Examining the prospects for scaling up solar energy
Live Webcast July 14 ~1 PM Eastern, 10 AM Pacific
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The sun is the primary source of energy in our solar system, yet most of the power running through our electric grid here on earth does not come from solar energy. It comes from a multitude of other, often environmentally harmful sources.
Solar power currently generates less than 1% of the electricity used in the United States. Will solar provide a greater share of our energy in the future? Should it? If so, how will we reach that point?
The Energy Collective presents this webcasts to explore the prospects for solar, discuss which forms of solar power have the most potential, and compare the costs and benefits of solar to other forms of energy.
In addition to any questions you may ask our panelists live during the webinar, we'll ask:
- What, if anything, should be done to drive up solar's share of our energy burden?
- Which form of solar power has the most potential? Rooftop panels? Photovoltaic arrays? Concentrated solar thermal power?
- Solar energy is more to costly to produce than many other forms of energy. What's the best hope of bringing those costs down?
Marc Gunther, a writer, speaker and consultant, who focuses on business and the environment. He worked for 12 years as a senior writer at FORTUNE magazine, where he is now a contributing editor. His most recent book, “Faith and Fortune: How Compassionate Capitalism is Transforming American Business,” was published by Crown in 2004. A graduate of Yale, he lives in Bethesda, MD.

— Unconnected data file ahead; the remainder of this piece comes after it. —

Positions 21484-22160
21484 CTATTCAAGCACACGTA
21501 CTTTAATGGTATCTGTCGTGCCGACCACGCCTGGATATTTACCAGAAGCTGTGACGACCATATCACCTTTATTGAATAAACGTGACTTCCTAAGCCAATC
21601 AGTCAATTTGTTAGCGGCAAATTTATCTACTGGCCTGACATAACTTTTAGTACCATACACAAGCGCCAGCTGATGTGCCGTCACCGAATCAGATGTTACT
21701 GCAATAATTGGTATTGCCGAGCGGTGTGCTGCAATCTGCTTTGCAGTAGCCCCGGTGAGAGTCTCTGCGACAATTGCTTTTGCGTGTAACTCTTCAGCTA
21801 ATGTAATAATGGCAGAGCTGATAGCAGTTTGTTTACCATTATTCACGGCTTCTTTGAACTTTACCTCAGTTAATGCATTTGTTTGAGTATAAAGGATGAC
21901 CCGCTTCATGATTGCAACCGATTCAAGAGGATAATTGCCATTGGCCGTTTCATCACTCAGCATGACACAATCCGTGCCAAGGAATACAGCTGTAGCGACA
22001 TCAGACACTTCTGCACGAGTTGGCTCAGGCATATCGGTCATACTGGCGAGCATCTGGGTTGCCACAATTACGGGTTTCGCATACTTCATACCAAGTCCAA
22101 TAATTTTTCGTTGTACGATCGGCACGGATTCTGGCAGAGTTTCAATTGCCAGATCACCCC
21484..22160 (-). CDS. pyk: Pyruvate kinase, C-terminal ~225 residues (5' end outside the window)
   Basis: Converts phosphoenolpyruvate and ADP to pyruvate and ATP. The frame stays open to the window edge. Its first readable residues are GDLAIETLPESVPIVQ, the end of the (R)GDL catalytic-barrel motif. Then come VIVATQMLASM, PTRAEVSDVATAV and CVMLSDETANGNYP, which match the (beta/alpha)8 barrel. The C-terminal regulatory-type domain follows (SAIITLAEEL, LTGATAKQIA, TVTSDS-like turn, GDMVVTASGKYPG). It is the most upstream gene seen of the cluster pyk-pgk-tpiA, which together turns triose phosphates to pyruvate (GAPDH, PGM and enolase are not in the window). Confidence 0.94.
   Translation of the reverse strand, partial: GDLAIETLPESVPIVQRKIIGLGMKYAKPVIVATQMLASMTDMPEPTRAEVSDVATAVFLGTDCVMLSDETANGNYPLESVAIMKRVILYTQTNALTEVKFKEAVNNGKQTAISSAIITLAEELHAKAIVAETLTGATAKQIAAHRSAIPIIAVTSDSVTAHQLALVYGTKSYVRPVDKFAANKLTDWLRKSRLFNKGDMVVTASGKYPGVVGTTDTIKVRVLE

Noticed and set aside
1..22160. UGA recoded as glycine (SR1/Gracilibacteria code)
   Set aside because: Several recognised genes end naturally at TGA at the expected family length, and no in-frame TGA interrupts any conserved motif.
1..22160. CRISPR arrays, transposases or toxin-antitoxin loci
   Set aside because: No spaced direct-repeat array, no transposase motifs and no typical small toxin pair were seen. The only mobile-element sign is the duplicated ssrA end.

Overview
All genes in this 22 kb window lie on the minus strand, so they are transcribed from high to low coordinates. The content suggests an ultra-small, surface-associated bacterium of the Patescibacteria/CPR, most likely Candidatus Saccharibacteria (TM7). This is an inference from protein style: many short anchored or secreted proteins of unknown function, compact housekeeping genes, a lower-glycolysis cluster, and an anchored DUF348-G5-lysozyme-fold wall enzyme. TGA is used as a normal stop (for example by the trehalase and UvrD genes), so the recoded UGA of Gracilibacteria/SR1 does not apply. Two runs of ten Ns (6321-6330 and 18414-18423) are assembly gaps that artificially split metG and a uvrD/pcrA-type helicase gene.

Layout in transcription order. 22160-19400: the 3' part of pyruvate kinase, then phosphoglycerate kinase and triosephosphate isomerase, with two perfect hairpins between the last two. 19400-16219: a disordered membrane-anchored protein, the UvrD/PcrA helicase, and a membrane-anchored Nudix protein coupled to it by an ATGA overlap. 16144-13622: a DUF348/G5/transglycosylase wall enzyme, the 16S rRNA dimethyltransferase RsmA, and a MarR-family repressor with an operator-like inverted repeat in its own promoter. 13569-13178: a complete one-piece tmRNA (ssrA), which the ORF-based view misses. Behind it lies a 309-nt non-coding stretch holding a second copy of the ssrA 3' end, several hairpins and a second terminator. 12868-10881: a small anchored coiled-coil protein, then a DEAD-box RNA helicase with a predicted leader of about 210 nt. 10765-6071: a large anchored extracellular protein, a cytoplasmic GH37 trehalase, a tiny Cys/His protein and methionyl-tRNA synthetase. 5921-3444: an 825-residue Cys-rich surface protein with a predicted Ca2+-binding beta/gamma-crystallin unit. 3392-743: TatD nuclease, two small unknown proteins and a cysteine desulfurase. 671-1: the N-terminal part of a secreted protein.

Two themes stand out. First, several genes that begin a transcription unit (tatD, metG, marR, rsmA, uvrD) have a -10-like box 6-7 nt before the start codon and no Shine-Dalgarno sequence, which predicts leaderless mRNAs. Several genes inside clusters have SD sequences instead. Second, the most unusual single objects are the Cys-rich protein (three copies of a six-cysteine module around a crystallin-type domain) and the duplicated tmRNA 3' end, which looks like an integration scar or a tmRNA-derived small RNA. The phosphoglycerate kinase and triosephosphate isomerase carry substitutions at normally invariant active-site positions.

Osha Gray Davidson, an investigative reporter who has been covering environmental issues for twenty-five years, with work appearing in Grist, The New York Times, Mother Jones, Rolling Stone, Popular Science and others. Davidson is currently the energy correspondent for OnEarth magazine and edits the blog he founded, The Phoenix Sun, which focuses on solar power and renewable energy.
Michael Jungreis, Business Development Manager for Siemens Concentrated Solar Power Ltd. Michael's responsibilities include business development of the utility scale solar thermal markets in the US, India and Australia. Michael comes to Siemens from the Israeli solar-power company, Solel Solar Systems, which was acquired by Siemens in 2009. Michael also served as Executive Director of the Israel Jordan Chamber of Commerce from 1999-2002 and as head of the Middle Eastern desk at the Israeli Ministry of Finance from 1997-1999.
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